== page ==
Chinese Money Plant Care

Page content

  • 1 Money plant care
  • 2 Light
  • 3 Soil
  • 4 Water
  • 5 Temperature and humidity
  • 6 Fertilizers
  • 7 Is the money tree toxic?
  • 8 Planting and transplanting a money tree
  • 9 Propagation of the money tree
  • 10 Common Pests/Diseases
  • 11 Transplant

The Chinese money tree is a popular houseplant due to its attractive coin shape and ease of care. This flowering perennial herb from the nettle family (Urticaceae) is native to southern China and grows naturally at the foot of the Himalayan mountains.

The Chinese money tree has many different names and may also be called the Chinese money plant, coin tree, or pancake tree.

It is grown primarily for its unique foliage — and while it can produce small white flowers during the spring months, the Chinese money tree often fails to bloom when grown indoors. In this article, you will learn how to grow this beautiful houseplant!

  • Type Evergreen perennial
  • The size of an adult plant is 30 centimeters
  • Sun exposure Bright indirect light
  • Soil type Well-drained, rich
  • Motherland China


While this popular houseplant can be hard to come by once you have it, it is surprisingly easy to care for. Provide your money tree with bright light, semi-regular watering, and light feeding during the spring and summer months and it will grow well. In addition, Chinese money trees are easy to propagate and a healthy plant will have many shoots that can be easily separated to create more plants. Share them with your friends or keep them for yourself — if you have a Chinese money plant, you will never need to buy another one again!

Chinese Money Plant Care


The Chinese money tree does well in medium to bright indirect light. Rotate the plant regularly to keep it symmetrical. Avoid places where harsh direct light falls, as it can burn delicate leaves.

Although this plant can adapt to lower light conditions, it will grow fewer shoots and coin-shaped leaves may become smaller. In general, this plant is most healthy and attractive when grown in bright light.


Plant the money tree in rich, well-drained soil. It is best to use a high quality organic potting mix based on peat or coir. Add perlite to the soil to increase drainage and prevent waterlogging of the soil. A soil pH of 6.0-7.0 is best suited for this plant.

Chinese Money Plant Care

Important: if a light brown coating appears, immediately replace the soil, otherwise the growth may die.


This evergreen perennial plant is considered to have average water requirements. Let the plant almost dry between waterings, then water well. The leaves of the money tree will begin to fall off as they dry out, which is a good sign that it’s time to water.

Important: Try not to let the soil dry out, as dry soil is more harmful than waterlogging.


The average temperature and humidity in the house are suitable for a money tree. Avoid excessively dry conditions whenever possible — this usually means keeping the plant away from heating vents or baseboards.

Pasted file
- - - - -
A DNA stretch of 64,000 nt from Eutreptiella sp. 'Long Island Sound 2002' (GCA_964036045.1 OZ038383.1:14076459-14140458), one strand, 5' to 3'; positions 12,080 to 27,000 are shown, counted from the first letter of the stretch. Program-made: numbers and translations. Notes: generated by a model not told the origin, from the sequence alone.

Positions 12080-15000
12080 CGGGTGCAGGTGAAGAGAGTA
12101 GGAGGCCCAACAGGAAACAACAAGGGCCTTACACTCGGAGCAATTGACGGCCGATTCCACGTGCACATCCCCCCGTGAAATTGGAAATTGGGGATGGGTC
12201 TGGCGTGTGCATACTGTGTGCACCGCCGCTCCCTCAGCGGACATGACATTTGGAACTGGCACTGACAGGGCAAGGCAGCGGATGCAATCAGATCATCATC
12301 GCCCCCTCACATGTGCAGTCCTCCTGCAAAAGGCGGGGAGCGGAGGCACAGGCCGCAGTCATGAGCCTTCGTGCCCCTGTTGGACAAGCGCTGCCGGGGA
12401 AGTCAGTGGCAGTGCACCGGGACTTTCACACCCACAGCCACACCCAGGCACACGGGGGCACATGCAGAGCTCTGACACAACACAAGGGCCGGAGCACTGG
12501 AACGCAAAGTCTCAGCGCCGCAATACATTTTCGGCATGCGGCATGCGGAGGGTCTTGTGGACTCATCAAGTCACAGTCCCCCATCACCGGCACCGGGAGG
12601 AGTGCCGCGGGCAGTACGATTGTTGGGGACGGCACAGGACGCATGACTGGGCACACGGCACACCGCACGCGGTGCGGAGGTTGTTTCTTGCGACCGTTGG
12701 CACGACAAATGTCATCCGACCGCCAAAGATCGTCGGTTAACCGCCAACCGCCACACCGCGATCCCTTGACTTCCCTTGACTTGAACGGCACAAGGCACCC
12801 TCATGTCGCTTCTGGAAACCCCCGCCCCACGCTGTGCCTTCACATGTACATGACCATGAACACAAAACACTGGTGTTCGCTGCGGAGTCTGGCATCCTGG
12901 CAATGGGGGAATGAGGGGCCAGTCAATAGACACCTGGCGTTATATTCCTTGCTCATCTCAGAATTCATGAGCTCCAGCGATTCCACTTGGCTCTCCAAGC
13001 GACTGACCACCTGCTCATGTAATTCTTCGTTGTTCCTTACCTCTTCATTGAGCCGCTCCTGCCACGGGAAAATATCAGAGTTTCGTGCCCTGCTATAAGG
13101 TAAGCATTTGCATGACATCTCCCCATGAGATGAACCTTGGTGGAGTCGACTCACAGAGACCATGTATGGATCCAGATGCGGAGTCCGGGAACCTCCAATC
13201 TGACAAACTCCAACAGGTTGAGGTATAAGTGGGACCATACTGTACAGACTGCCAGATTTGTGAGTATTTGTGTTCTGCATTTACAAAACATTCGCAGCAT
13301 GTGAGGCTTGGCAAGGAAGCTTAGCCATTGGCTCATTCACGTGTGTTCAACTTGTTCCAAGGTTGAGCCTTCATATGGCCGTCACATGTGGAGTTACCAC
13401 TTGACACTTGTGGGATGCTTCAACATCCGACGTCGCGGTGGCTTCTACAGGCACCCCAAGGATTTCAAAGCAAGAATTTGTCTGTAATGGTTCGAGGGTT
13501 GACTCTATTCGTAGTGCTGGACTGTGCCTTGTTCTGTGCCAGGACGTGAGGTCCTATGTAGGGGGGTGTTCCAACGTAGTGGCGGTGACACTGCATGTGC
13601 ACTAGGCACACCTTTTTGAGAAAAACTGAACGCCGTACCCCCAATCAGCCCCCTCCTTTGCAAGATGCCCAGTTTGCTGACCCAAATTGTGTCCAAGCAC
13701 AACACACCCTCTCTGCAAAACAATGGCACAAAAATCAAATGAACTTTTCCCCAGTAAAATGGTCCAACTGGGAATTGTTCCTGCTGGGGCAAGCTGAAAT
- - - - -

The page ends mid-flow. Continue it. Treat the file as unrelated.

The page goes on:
The Chinese money tree is resistant to freezing temperatures, but when stored indoors, do not expose it to temperatures below 10 degrees. However, a short period of cold during the winter months may encourage flowering.

Chinese Money Plant Care


The Chinese money tree benefits from monthly fertilization in spring and summer. For best results, use a balanced all-purpose fertilizer. Avoid top dressing in autumn and winter when the plant is dormant.


Rejoice, pet owners! The Chinese money tree is pet friendly and non-toxic to both cats and dogs. This plant is also considered non-toxic to humans.


With proper care, the money tree grows quickly and can quickly fill its pot with roots and shoots. It is recommended to repot annually in early spring or summer to renew the soil, remove shoots (if desired) and increase pot size.

When choosing a pot for your Chinese money tree, the most important thing to consider is proper drainage. In short, make sure the pot has a drainage hole!

The plant adapts well to plastic, ceramic, and terracotta pots, although if you choose a terracotta pot, be aware that you may need to water your money tree more often as terracotta soaks up water from the soil.


A healthy money tree, affectionately nicknamed the «separating plant», it is very easy to propagate as it sprouts easily. These shoots grow from the root system, but may also grow from nodes along the stem of the mother plant, usually where old leaves have fallen.

Once the shoots are a few inches tall, it’s safe to separate them from the mother plant if you like. If you want a plant with a bushier look, you can also leave these shoots on the mother plant.

To separate the shoots from the roots of the mother plant, carefully dig in the soil to expose the roots of the shoots, and with a clean knife or pruner, cut the main root 2 or 4 centimeters below the soil. Immediately move the separated cutting to moist soil in a separate pot. Keep the soil moist (but not waterlogged) until the new plant has established a root system in the new pot, and then resume a regular watering and fertilizing regimen.


The Chinese money tree is not susceptible to any particular pest or disease, but when grown indoors it is susceptible to a variety of common houseplant pests. Watch for mealybugs, scales, fungal midges and spider mites and treat appropriately if you notice the onset of an infestation.


A money tree transplant should be done immediately after purchase, and then repeated every year in the spring. Before transplanting, water the plants well the day before replanting, at the time of transplanting, rinse the roots well and remove any damaged or tangled ones. In a new pot, pour 3ms of a drainage layer and fill it with fresh earth on top, and immerse the roots without deepening or tamping the soil. Before transplanting, treat the soil with preparations with the necessary preparations.

Chinese Money Plant Care